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Articles by Shamsuddin Rosliza
Total Records ( 3 ) for Shamsuddin Rosliza
  Shamsuddin Rosliza , Osumanu Haruna Ahmed , Kasim Susilawati , Nik Muhamad Ab. Majid and Mohamadu Boyie Jalloh
  Abstract: Problem Statement: The isolation (extraction, fractionation and purification) of humic acids (HA) from soils is laborious, time consuming and expensive. The extraction, fractionation and purification periods of these substances vary from 12 h-7 days. In order to facilitate production of HA at competitive cost, this study was conducted to investigate whether a simple and rapid procedure could be developed for isolation of HA from well decomposed tropical peat soils (Saprists). Approach: A 0.1 M KOH was used to isolate HA of air dry peat soil at 2, 4, 6, 8, 10, 12, 14, 16, 18, 20, 22, and 24 h extraction periods after which samples (liquid obtained after centrifugation at 16,211 G for 15 min) were fractionated (using 6 M HCl) at 2, 4, 6, 8, 10, 12, 14, 16, 18, 20, 22, and 24 h. Samples were purified by washing them five times using distilled water instead of using HCl, HF, and an expensive process called dialysis that requires 1 to 7 days to purify HA. Each washing time was 10 min. Standard procedures were used to ascertain the purity (Ash, C, E4/E6, carboxylic, phenolic, total acidity, and K, Ca, Mg, and Na) and quantity of HA yield. Statistical Analysis System (SAS) was used for statistical analysis. Results: Although there was a linear relationship between extraction period and HA yield, there was no relationship between fractionation period and yield of HA. Distilled water used in this study was effective in purifying HA of the Saprists within 1 h without altering the true chemical nature of HA as it significantly reduced the mineral content of HA. Besides, C, E4/E6, carboxylic, phenolic, and total acidity of the isolated HA were typical of standard ones. Conclusion: The isolation of HA from peat soils can be reduced to 9 h (4 h extraction period, 4 h fractionation period and 1 h purification period) instead of the existing range of 1-7 days.
  Shamsuddin Rosliza , Osumanu Haruna Ahmed , Nik Muhamad Ab. Majid and Mohamadu Boyie Jalloh
  Problem statement: Ammonia volatilization from surface-applied urea may be substantial but it is possible to control it by mixing urea with acidic substances such as Humic Acids (HA) and Fulvic Acids (FA). The objective of this study was to compare the effects of urea-HA, urea-FA, urea-acidified (HA+FA) mixtures on ammonia loss, soil pH, soil exchangeable ammonium and available nitrate accumulation compared to urea alone. Approach: The effects of urea amended with or without HA and FA were evaluated in a laboratory condition using a closed-dynamic air flow system. Ammonia loss, soil pH, soil exchangeable ammonium and available nitrate were determined using standard procedures. Results: Humic acid alone was not effective in controlling ammonia volatilization even though ammonium retention was found to be significantly higher compared to urea alone. Fulvic acid significantly reduced ammonia volatilization by 50% compared to urea alone. It also caused the highest retention of soil exchangeable ammonium and available nitrate. However, there was no ammonia volatilization with acidified HA and FA. Ammonium and nitrate accumulation for FA was better than acidified HA and FA. Ammonia loss could be reduced by improving ammonium retention. It must be stressed that results obtained in the incubation experiment using an acidic (pHwater 6.32) soil of Typic Paleudults (Bekenu series) may only be applicable to similar acid soils. Conclusion: Urea amended with HA or HA and FA significantly reduced ammonia loss. The outcome of this study might be contributed to the improvement of urea N use efficiency as well as reducing environmental pollution.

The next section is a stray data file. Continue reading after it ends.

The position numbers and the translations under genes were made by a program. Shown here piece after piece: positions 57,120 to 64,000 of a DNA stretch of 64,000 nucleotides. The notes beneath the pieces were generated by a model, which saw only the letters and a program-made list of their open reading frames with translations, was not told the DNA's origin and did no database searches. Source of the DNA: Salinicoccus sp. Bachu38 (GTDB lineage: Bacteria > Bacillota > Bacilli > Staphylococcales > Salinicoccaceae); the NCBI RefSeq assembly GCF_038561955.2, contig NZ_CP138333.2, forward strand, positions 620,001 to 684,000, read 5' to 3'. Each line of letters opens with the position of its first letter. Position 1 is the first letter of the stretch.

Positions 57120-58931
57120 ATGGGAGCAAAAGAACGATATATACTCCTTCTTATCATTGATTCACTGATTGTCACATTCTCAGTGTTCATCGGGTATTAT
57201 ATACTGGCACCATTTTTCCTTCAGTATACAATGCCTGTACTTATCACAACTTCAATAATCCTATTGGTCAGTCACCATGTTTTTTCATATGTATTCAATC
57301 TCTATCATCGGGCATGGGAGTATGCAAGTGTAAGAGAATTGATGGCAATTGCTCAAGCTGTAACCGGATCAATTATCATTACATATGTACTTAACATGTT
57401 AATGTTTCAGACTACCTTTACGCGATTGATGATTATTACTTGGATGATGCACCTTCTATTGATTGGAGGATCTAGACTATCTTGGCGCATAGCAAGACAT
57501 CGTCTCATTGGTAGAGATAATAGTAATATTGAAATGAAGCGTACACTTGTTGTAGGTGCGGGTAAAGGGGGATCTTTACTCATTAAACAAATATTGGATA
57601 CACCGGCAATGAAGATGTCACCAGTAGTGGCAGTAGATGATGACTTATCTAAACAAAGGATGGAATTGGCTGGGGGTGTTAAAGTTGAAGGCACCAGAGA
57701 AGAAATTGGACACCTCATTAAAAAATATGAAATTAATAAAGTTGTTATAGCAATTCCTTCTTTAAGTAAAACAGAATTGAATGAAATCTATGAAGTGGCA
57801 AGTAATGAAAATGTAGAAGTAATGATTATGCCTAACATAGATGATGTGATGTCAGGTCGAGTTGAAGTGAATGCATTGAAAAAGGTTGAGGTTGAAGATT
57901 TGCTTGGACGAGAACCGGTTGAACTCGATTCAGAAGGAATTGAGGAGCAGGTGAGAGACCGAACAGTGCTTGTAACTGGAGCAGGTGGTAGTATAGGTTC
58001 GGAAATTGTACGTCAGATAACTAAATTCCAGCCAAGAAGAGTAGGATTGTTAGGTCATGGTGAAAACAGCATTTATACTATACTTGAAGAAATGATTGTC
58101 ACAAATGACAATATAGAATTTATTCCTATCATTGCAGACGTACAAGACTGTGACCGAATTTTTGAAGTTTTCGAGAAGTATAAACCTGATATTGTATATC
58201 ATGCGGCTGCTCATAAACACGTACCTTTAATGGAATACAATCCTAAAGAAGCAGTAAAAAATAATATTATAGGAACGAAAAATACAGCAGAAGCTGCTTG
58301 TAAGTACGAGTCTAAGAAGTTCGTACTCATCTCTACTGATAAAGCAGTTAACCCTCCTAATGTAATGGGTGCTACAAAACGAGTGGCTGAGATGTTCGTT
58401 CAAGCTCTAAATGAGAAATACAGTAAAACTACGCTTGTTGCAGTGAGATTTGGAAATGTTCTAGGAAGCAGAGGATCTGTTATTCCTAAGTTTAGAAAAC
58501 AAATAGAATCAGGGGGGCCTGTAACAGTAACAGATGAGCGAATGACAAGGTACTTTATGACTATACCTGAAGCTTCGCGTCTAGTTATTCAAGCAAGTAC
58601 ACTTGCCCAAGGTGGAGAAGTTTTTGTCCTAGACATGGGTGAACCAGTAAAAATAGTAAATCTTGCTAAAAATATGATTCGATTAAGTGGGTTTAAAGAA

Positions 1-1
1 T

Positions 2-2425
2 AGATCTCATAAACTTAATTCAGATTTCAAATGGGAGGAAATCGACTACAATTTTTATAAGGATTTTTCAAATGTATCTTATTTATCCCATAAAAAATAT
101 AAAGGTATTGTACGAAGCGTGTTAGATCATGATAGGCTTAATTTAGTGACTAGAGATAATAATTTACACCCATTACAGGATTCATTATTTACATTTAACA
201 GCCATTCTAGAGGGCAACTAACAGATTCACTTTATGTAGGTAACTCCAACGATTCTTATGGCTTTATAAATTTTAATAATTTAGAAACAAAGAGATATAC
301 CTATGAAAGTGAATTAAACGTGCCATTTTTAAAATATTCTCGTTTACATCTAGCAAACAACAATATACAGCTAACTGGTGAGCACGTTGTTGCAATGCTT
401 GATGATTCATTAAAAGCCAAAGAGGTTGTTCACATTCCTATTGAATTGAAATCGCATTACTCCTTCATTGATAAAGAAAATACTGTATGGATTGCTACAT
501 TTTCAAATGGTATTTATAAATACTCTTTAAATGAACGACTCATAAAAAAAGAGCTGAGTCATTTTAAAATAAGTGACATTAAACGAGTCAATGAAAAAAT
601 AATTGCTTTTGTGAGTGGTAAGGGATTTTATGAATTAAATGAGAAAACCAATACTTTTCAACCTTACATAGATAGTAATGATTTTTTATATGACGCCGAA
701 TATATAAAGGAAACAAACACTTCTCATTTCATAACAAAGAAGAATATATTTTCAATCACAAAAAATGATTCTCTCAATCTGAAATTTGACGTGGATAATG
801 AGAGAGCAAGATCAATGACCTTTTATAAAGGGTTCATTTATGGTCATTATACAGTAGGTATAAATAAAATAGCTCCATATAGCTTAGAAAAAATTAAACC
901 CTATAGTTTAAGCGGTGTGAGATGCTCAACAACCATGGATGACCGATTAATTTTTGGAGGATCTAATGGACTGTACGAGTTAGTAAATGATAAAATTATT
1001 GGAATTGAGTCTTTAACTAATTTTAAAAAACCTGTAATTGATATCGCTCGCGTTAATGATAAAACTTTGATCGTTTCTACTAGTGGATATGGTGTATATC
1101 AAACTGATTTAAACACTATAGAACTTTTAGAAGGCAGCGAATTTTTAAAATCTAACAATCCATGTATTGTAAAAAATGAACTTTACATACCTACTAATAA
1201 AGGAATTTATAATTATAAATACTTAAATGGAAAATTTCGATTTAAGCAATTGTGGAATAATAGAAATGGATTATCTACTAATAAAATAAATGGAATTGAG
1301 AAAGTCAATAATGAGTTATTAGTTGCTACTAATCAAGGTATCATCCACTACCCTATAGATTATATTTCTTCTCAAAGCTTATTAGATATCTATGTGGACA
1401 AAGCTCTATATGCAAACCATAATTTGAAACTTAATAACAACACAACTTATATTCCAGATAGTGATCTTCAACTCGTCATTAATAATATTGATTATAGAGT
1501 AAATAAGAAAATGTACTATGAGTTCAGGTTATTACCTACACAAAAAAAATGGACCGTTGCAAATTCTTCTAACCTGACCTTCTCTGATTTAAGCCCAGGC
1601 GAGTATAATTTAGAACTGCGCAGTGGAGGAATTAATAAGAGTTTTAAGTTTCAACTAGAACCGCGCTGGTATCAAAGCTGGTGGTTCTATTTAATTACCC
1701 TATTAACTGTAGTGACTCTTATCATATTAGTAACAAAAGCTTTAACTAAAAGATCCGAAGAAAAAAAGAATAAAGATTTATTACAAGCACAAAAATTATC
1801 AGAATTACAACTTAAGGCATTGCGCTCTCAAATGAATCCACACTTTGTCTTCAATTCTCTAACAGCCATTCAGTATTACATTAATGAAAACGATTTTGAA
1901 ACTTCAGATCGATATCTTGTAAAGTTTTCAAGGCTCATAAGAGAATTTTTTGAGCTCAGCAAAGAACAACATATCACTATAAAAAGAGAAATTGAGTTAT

Shamsuddin Rosliza , Osumanu Haruna Ahmed and Nik Muhamad Ab. Majid
  Problem statement: Inefficient use of inorganic fertilizer such as urea is caused by substantial losses of ammonia when urea is surface-applied. Ammonia losses can be controlled by adding acidic material such as TSP, HA or FA. In order to reduce ammonia loss and retain soil exchangeable ammonium and available nitrate as well as producing complete organic based fertilizer, this study was conducted to compare the effects of urea-TSP-MOP, urea-TSP-MOP-HA, urea-TSP-MOP-FA, urea-TSP-MOP-acidified (HA + FA) mixtures on ammonia loss, soil pH, soil exchangeable ammonium and available nitrate accumulation compared to urea alone. Approach: The effects of urea amended with or without TSP, MOP, HA and FA were evaluated in a laboratory condition using a closed-dynamic air flow system. Ammonia loss, soil pH, soil exchangeable ammonium and available nitrate were determined using standard procedures. Results: Urea-TSP-MOP-HA, Urea-TSP-MOP, Urea-TSP-MOP-FA and Urea-TSP-MOP-Acidified (HA + FA) mixtures significantly reduces ammonia loss by 12.92, 20.12, 29.54 up to 100 % compared to urea alone. The same observation was made for soil exchangeable ammonium. From all the treatments, only Urea-TSP-MOP-FA and Urea-TSP-MOP-Acidified (HA + FA) significantly retained soil available nitrate accumulation and the findings were consistent with pH found in the study. It must be stressed that results obtained in the incubation experiment using an acidic (pHwater 6.32) soil of Typic Paleudults (Bekenu series) might only be applicable to similar acid soils. Conclusion: Urea, TSP and MOP amended with HA or HA and FA significantly reduced ammonia loss. The outcome of this study may contribute to the improvement of urea N, P and K use efficiency as well as reducing environmental pollution.
 
 
 
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